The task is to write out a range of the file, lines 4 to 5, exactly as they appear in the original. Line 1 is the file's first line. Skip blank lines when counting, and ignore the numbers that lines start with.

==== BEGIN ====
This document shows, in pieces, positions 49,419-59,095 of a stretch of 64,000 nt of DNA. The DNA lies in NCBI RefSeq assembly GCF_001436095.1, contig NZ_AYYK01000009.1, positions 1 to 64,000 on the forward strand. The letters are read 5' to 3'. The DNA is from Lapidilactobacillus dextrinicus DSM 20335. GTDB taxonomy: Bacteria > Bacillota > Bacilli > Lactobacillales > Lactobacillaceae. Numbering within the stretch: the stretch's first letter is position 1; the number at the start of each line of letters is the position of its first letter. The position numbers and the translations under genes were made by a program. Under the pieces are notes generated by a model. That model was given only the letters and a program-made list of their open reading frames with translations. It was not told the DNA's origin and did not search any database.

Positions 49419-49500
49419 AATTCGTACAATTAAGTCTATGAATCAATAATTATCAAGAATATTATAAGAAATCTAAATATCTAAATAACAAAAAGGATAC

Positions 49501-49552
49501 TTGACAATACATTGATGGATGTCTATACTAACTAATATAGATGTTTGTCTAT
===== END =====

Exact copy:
Positions 49501-49552
49501 TTGACAATACATTGATGGATGTCTATACTAACTAATATAGATGTTTGTCTAT